How to be a better programmer

In response to a question about how to become a better programmer, Paul Penrod gave the following tips on a mailing list to which I subscribe. Many of these could apply to any profession.

I’m going to make few suggestions that might help you.

You don’t really need to apprentice under anyone, unless it’s your aim to adopt their style, thinking logic and methodology. The key to being a successful programmer is learning to think properly about the problem at hand, and be fluent enough with the language of choice to express yourself simply, but elegantly. Programming is an algorithmic exercise, that is part science and part art – mostly art. You need to develop a style that works for you and the problems you wish to solve, and that takes time and experience. It’s one of the few disciplines where [on the job training] is just as valuable – if not more so, than hitting the books, and listening to academics.

Over the years I spent a great deal of time studying what others did (along with their code) and figured out for myself what would work best in my situation at the time. There are some basic tenets that have come from all that effort:

  1. Understand the problem completely first.
  2. There is no perfect language for all problems, although C comes pretty close.
  3. YOUR perfect language(s) will be the one(s) that is(are) most compatible with YOUR thinking process.
  4. Keep It Simple Stupid – ALWAYS works.
  5. ALWAYS document completely what you did – you will thank yourself is six months time.
  6. Never turn down an opportunity to see what someone else did – they may have figured out a simpler, more effective way.
  7. Always be teachable.
  8. There is almost always a better way. Many solutions are at best, compromises.
  9. Learn what others did wrong and don’t repeat their mistakes.
  10. Don’t be offended easily.
  11. There are plenty of intelligent idiots, and few sages – learn to tell the difference and pay attention.
  12. Just because you can, doesn’t mean you should.
  13. Develop your own style. You are a unique individual, and you don’t think the same as anyone else.
  14. It’s an art form first, and technical second.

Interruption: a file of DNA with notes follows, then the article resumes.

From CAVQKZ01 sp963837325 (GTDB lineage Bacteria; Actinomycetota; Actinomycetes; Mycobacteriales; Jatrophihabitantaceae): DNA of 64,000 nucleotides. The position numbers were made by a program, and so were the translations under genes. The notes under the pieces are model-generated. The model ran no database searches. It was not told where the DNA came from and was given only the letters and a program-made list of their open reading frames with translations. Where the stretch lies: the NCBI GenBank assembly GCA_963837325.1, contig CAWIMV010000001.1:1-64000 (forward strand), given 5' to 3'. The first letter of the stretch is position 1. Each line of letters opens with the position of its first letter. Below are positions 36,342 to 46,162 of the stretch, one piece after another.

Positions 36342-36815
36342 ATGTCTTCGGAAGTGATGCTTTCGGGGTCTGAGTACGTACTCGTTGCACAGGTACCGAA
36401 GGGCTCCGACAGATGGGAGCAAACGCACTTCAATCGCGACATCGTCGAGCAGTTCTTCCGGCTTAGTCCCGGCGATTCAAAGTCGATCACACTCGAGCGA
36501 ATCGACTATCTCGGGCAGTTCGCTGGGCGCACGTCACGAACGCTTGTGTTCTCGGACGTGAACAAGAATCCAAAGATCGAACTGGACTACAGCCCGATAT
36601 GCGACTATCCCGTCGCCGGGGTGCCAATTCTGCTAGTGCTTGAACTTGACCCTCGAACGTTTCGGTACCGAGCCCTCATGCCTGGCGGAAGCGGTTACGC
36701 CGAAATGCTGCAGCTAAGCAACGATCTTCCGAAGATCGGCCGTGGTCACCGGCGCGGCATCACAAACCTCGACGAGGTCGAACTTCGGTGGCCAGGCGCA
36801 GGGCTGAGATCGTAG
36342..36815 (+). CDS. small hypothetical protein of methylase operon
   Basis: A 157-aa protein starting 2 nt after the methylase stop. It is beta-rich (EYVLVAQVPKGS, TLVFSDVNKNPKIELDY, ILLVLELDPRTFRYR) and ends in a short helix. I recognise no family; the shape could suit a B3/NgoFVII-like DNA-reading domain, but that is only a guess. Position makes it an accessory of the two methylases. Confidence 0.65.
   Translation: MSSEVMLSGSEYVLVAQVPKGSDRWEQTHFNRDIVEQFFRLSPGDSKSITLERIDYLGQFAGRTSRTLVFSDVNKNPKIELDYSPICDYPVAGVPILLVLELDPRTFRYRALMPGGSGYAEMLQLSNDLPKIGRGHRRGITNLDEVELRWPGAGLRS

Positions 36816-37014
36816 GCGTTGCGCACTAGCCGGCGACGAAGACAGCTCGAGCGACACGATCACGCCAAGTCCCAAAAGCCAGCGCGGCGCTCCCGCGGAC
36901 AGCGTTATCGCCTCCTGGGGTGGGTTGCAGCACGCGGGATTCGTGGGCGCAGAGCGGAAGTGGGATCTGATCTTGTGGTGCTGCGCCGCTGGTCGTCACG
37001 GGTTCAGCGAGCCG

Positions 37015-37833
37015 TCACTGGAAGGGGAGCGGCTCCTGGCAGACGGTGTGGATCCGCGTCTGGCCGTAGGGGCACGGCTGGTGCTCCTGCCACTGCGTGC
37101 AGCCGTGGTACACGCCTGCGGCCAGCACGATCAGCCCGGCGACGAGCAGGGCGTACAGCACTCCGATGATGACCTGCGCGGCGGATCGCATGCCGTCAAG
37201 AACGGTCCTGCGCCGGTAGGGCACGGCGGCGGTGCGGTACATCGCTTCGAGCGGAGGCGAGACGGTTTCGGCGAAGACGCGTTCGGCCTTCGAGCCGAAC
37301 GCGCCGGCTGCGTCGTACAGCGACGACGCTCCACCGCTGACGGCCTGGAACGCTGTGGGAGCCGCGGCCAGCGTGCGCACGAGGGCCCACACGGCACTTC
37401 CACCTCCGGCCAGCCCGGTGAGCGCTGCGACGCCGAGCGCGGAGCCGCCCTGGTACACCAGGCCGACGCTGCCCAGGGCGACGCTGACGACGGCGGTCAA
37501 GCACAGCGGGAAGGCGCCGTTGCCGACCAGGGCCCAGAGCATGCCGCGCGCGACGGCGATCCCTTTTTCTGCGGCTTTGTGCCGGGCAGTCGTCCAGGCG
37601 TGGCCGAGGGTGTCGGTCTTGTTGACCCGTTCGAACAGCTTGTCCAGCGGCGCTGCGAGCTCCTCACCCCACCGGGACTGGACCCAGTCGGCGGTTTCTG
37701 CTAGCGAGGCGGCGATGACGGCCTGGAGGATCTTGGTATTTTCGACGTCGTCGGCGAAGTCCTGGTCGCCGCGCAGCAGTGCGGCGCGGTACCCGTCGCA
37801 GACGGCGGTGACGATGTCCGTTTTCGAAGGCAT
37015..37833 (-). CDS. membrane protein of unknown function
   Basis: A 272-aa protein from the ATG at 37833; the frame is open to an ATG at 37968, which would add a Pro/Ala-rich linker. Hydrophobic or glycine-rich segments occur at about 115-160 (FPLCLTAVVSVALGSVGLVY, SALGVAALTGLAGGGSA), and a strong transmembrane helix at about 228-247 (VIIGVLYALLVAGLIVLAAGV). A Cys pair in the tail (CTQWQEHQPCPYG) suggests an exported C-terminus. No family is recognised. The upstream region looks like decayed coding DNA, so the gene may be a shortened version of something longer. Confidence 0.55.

15. Software is never “done”. It’s a work in progress.
  16. Have fun with it. If you aren’t enjoying the effort, it will show in the results.
  17. Share what you have learned with others. It pays dividends far beyond the code itself.

2 thoughts on “How to be a better programmer”

  1. Derek,

    While I can appreciate the logistical noodling you have done to deconstruct what I wrote. You missed the point by a very wide margin.

    Each of these maxims are true on their face, but just like Poor Richard’s Almanac, if you tried to live by every word in every situation, you’d fail miserably. They are meant to be applied as needed.

    And yes, it is an art form first, with a technical basis. One could make the argument successfully, that either music or oil paintings are simply a confluence of mathematical criteria that satisfy some golden mean – and they’d be right. But, only the master of that medium can create that golden mean at will (talent) – irrespective of the educated man who comprehends the mechanics.


  2. I would like to think that a better programmer writes better code, but I don’t see how much of this advice addresses that concern. Thinking of #14 in particular, I see how this might be applied to being a better programmer, but not how to produce better code. While it’s true that the more elegant solution is often the better one, the superiority of one algorithm over another is pretty objective in computing. A complexity analysis (big-O and the like) will usually answer the question of which solution is better. In the event that two solutions are similar in complexity, real world application would reveal which excels in performance and robustness. All those elements being equal, you can finally subjectively evaluate the solutions – making the artistic test the final one.

    What about the “art” of making code readable and maintainable? While these are valid concerns, a great programmer still wouldn’t sacrifice significant performance for their sake.

    As for developing an individual style, I think that’s fine for coding conventions and for those rare times when it really doesn’t matter what type of loop you use and similar circumstances, but there are advantages to conformity. Maybe my style dictates that I use a selection sort whenever a sort is called for. It’s a simple solution (#4 above), and maybe it’s fun (#16) taking a bathroom break while waiting for your algorithm to run, but #8 definitely applies: there is a better way. And in comparison sorts, it doesn’t get better than quicksort (because of the O(n log n) lower bound) so now #8 is out. I think it’s fine to adopt that style and not insist on rolling your own just because writing code commando-style fits your style.

    While at the outset the author downplays the need for a mentor, some of the advice relies on using others for advancement. I think the state of the art in coding has moved far beyond this informal approach. Enough work has been done in computing that we can, with confidence, say that one solution is better than another. My impression from this advice is that we should stumble through trial and error of solutions forever, always hoping to find something better. And then when we do, we won’t even know why it’s better.

    But I suppose this is the heart of the debate between academic and practitioner. Personally, I’d rather know why I need the ‘const’ keyword, and not just use it because I know the compiler complains if I don’t.

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